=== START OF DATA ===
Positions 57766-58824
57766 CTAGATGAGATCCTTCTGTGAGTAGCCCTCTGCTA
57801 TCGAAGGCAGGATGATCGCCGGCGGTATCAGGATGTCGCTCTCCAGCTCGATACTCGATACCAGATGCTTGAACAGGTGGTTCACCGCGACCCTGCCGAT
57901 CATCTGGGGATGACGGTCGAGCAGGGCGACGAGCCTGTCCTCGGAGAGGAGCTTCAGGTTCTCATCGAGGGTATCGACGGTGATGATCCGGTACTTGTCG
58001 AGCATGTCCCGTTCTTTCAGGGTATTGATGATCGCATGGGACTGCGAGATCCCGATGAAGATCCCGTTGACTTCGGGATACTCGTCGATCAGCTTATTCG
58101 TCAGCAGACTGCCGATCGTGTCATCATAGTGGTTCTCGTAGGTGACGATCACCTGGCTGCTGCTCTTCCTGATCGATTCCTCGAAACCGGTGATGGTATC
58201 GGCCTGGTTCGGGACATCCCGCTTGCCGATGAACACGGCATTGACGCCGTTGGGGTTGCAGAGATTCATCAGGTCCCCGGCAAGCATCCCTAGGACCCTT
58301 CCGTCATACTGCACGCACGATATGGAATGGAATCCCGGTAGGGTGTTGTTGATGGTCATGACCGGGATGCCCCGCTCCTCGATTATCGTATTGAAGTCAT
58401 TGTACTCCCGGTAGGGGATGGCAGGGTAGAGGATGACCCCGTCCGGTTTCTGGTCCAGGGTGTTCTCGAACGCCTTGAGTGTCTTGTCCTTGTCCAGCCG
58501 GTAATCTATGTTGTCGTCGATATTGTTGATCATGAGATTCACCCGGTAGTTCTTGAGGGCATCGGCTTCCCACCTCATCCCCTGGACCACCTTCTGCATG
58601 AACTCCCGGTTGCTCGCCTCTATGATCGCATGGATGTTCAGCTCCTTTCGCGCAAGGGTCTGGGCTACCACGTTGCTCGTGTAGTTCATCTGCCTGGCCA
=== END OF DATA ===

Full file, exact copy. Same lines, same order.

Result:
Positions 57766-58824
57766 CTAGATGAGATCCTTCTGTGAGTAGCCCTCTGCTA
57801 TCGAAGGCAGGATGATCGCCGGCGGTATCAGGATGTCGCTCTCCAGCTCGATACTCGATACCAGATGCTTGAACAGGTGGTTCACCGCGACCCTGCCGAT
57901 CATCTGGGGATGACGGTCGAGCAGGGCGACGAGCCTGTCCTCGGAGAGGAGCTTCAGGTTCTCATCGAGGGTATCGACGGTGATGATCCGGTACTTGTCG
58001 AGCATGTCCCGTTCTTTCAGGGTATTGATGATCGCATGGGACTGCGAGATCCCGATGAAGATCCCGTTGACTTCGGGATACTCGTCGATCAGCTTATTCG
58101 TCAGCAGACTGCCGATCGTGTCATCATAGTGGTTCTCGTAGGTGACGATCACCTGGCTGCTGCTCTTCCTGATCGATTCCTCGAAACCGGTGATGGTATC
58201 GGCCTGGTTCGGGACATCCCGCTTGCCGATGAACACGGCATTGACGCCGTTGGGGTTGCAGAGATTCATCAGGTCCCCGGCAAGCATCCCTAGGACCCTT
58301 CCGTCATACTGCACGCACGATATGGAATGGAATCCCGGTAGGGTGTTGTTGATGGTCATGACCGGGATGCCCCGCTCCTCGATTATCGTATTGAAGTCAT
58401 TGTACTCCCGGTAGGGGATGGCAGGGTAGAGGATGACCCCGTCCGGTTTCTGGTCCAGGGTGTTCTCGAACGCCTTGAGTGTCTTGTCCTTGTCCAGCCG
58501 GTAATCTATGTTGTCGTCGATATTGTTGATCATGAGATTCACCCGGTAGTTCTTGAGGGCATCGGCTTCCCACCTCATCCCCTGGACCACCTTCTGCATG
58601 AACTCCCGGTTGCTCGCCTCTATGATCGCATGGATGTTCAGCTCCTTTCGCGCAAGGGTCTGGGCTACCACGTTGCTCGTGTAGTTCATCTGCCTGGCCA